January 18, 2011
On Thursday, January 13, USDA’s Food and Nutrition Service (FNS) published revised nutrition requirements for the National School Lunch and School Breakfast Programs in the Federal Register.
The proposed changes, which are based on the recommendations in this 2009 report from the National Academies’ Institute of Medicine, would increase the availability of fruits, vegetables, whole grains, and fat-free and low-fat fluid milk and reduce the levels of sodium, saturated fat, trans fat, and calories in school meals. The guidelines do not address sugar content.
“With many children consuming as many as half their daily calories at school, strengthening nutritional standards is an important step in the Obama administration’s effort to combat childhood obesity and improve the health and well-being of all our kids,” said USDA Secretary Tom Vilsack.
The revised standards double the amount of fruit served at breakfast and the amount and variety of fruits and vegetables served at lunch, with the notable exception of starchy vegetables, including white potatoes, a longtime staple of school lunches in the form of french fries and tater tots. Starchy vegetables, which also include corn, green peas, and lima beans, will be limited to one cup per student per week.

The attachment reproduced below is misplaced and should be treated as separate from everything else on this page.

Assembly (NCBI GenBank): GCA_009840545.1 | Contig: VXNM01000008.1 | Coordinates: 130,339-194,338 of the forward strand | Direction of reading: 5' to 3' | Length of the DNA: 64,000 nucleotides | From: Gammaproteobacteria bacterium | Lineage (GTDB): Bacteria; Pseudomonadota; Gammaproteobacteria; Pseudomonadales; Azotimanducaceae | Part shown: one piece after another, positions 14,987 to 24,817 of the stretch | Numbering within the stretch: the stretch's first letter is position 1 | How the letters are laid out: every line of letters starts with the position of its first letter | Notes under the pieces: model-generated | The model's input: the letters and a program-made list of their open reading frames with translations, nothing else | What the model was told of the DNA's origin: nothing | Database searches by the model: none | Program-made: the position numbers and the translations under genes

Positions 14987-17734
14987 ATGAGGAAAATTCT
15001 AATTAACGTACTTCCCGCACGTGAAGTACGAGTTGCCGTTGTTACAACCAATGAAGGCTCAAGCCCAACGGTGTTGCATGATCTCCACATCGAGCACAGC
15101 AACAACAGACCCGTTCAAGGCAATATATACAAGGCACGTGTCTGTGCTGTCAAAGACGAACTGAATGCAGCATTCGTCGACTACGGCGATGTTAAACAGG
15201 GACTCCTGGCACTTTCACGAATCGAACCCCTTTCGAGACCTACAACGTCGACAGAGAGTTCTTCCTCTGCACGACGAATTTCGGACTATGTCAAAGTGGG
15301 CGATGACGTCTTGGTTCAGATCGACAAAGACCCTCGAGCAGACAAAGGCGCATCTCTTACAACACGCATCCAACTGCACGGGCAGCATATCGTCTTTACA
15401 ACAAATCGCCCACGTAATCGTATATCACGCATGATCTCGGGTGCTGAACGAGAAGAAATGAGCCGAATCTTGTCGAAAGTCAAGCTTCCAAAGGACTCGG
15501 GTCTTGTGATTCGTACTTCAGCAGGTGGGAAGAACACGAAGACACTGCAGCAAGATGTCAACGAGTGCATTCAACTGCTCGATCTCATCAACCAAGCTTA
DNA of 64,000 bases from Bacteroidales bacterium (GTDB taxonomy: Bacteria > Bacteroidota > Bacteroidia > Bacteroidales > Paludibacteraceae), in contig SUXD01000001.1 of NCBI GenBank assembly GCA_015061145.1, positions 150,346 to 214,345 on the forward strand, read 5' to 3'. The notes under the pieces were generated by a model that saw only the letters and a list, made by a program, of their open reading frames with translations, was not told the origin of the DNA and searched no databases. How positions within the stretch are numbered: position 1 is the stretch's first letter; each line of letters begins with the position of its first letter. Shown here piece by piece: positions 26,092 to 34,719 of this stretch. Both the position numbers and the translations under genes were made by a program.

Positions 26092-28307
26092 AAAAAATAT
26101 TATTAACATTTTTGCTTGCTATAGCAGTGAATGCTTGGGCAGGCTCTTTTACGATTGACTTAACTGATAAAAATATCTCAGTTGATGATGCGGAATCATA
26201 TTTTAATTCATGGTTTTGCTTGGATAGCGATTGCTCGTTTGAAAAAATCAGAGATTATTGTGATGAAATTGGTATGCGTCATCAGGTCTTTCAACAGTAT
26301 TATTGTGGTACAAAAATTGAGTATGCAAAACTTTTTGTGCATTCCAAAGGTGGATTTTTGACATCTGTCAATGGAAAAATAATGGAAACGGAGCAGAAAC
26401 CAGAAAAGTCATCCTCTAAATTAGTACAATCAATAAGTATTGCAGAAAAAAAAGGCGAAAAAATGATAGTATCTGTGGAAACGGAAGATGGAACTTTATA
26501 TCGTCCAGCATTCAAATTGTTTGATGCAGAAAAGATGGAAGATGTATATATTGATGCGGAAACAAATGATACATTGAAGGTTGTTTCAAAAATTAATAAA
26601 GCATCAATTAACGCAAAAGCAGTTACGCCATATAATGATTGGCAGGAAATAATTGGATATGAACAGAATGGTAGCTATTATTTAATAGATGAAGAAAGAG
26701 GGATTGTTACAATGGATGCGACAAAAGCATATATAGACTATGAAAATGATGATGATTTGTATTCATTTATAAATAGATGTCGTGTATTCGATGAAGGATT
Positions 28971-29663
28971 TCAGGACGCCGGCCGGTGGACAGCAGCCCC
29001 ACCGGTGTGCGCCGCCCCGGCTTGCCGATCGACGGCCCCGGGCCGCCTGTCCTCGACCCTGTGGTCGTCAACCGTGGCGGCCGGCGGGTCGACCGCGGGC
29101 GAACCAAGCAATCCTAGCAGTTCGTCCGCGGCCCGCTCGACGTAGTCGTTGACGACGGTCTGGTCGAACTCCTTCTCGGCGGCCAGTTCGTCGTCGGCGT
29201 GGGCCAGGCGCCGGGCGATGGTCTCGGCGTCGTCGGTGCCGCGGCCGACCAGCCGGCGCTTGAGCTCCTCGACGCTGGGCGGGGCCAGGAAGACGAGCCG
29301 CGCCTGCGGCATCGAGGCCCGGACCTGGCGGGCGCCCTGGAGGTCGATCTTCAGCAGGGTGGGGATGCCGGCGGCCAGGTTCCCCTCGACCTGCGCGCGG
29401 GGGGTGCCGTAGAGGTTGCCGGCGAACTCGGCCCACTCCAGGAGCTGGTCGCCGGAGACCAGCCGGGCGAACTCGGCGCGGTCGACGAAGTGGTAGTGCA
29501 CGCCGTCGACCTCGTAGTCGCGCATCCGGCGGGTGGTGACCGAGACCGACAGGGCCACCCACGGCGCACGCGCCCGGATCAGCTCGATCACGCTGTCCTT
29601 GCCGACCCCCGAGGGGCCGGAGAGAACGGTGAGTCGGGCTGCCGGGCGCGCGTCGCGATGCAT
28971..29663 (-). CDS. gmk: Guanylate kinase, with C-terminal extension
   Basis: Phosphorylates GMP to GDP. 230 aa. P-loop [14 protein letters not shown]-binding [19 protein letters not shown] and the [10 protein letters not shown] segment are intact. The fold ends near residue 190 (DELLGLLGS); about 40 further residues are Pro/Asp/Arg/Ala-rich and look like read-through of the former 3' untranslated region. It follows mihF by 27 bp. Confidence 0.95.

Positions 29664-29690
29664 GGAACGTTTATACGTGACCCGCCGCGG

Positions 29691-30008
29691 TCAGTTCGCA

The announcement of the new guidelines comes just a few weeks after President Obama signed into law the Healthy, Hunger-Free Kids Act, which increased school lunch reimbursements by 6 cents per meal in order to help schools afford healthier foods.
“We understand that these improved meal standards may present challenges for some school districts, but the new law provides important new resources, technical assistance and flexibility to help schools raise the bar for our kids,” said Secretary Vilsack.
The new nutrition standards only address what is served by the school cafeteria, and will not affect children’s lunches brought from home.
Comments on the proposed standards can be submitted at http://www.regulations.gov until April 13, 2011.